Learn how to offer effective support to new and expecting parents
During pregnancy and the year after birth, many women can be affected by mood changes, anxiety disorders, and depression. Women report that a key barrier to seeking help is the lack of perinatally-informed treatments and practitioners.
On this course, you will understand the symptoms of postnatal or postpartum depression, how to support clients, and improve their mental health and wellbeing. You will identify the patterns that contribute to the depression cycle and explore how to combat them with coping strategies. This will help your clients stay well during the perinatal period and beyond.
This course is designed for current healthcare professionals or those training to provide perinatal support or mental health care services. It is also beneficial for maternity, general practice, and supervised lay and peer support workers.
Rui Ma completed this course, spending 2 hours a week on it and found the course difficulty to be easy.
Globally, more than 300 million people of all ages suffer from depression, the leading cause of disability worldwide, and a major contributor to the overall global burden of disease(https://www.who.int/news-room/fact-sheets/detail/depression). The sudden...
Globally, more than 300 million people of all ages suffer from depression, the leading cause of disability worldwide, and a major contributor to the overall global burden of disease(https://www.who.int/news-room/fact-sheets/detail/depression). The sudden drop of hormone (estrogen and progesterone) levels in women’s body and physical exhaustion after giving birth can make women vulnerable to postpartum depression(PPD). Around 10% to 15% of women in economically developed countries may experience PPD in the first year after giving birth. And PPD rates in some undeveloped areas can reach 65% or more among new mothers. Half of men with PPD partners will develop depression themselves. The more horrible thing is that at least 50% of PPD cases go undiagnosed.
Since the first awareness of PPD in the late 1980s, there have been 289,000 records of related articles returned by Google Scholar about the prevalence, risk factors and successful treatment. However, healthcare support and education for PPD is limited all over the world. Low social awareness of PPD may prevent women and their families from gaining a scientific understanding and more severely, exacerbate the stigma and discrimination. Rates of help-seeking among women with PPD remain low due to their strong fear of being judged.
The emergence of MOOC (Massive Open Online Course) is hopeful to fill the gap by improving PPD social awareness, reducing stigma, providing self-help screening and intervention guidance.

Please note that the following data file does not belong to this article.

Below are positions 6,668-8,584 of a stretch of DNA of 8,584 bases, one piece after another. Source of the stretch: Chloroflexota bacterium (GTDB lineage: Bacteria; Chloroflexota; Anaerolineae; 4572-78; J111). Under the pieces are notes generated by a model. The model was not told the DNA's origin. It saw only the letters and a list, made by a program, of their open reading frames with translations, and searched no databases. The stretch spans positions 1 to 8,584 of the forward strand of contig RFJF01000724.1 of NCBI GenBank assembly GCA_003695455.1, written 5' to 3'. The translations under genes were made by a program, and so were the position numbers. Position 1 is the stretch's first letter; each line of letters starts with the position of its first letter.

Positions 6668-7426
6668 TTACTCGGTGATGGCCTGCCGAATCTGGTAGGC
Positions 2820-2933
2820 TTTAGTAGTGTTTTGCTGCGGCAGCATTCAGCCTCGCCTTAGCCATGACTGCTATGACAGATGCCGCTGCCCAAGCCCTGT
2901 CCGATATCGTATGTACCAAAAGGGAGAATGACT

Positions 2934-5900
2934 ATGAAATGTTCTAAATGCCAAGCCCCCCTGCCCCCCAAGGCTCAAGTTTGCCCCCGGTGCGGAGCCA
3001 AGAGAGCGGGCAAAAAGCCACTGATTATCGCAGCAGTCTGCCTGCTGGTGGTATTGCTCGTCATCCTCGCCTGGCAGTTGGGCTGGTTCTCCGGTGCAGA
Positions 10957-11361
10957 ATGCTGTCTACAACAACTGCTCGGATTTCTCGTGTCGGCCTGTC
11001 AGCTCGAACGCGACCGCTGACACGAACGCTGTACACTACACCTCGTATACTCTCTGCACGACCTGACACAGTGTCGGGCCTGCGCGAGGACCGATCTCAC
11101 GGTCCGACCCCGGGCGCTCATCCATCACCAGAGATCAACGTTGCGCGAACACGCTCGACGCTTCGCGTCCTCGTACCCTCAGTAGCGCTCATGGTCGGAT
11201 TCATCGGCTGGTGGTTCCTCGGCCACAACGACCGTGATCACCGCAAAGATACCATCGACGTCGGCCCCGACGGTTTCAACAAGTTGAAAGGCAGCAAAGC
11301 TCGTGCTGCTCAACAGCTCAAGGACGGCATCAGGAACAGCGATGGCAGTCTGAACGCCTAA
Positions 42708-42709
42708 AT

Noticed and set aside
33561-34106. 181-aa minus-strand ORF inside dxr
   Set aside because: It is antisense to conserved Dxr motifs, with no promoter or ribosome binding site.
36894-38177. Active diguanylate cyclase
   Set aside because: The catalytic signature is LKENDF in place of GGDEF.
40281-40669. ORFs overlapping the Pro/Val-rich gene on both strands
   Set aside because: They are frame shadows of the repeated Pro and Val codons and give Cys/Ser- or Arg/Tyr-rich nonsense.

Here is a course Addressing Postnatal Depression as a Healthcare Professional provided by an academic clinical psychologist at the University of Exeter on FutureLearn. It starts by introducing the “depression cycle” concept with 3 practical exercises to help understand potential PPD risks and symptoms. It then goes a little bit more in-depth in identifying the patterns of PPD, TRAPs(Triggers, Reactions, Avoidance Patterns), and comparing two mindsets “inside-out” and “outside-in”. Also, it provides an exercise model for self-help PPD pattern identification. Naturally, the following is focuses on how to break this TRAP pattern and turn TRAPs into TRACs(Triggers, Reactions, Alternative Coping). Without any doubt, the alternative coping strategy is a key to this transforming and as a learner commented in the discussion forum, that is also the hardest part for women with PPD to address. Even though, the course emphasizes two points: good communication and asking for support. 2 exercises on planning good communications is suggested for the communication part. Finally, it sums all these together and encourages people to compare these two patterns after they experience TRAPs and then try TRACs with a "self-help booklet for postnatal depression".
This MOOC sheds light on the hidden pattern of PPD and provides practical thought limited approaches to address it. Due to its accessibility, MOOC has the potential to reach more people and improve the social awareness and screening of PPD, and finally reduce the adverse effects on women and their families. In the future, more scientific researches on MOOC-based healthcare education need to be done to evaluate the impact. If possible, the primary care system could take the best of MOOCs in preventing diseases and promoting population wellbeing.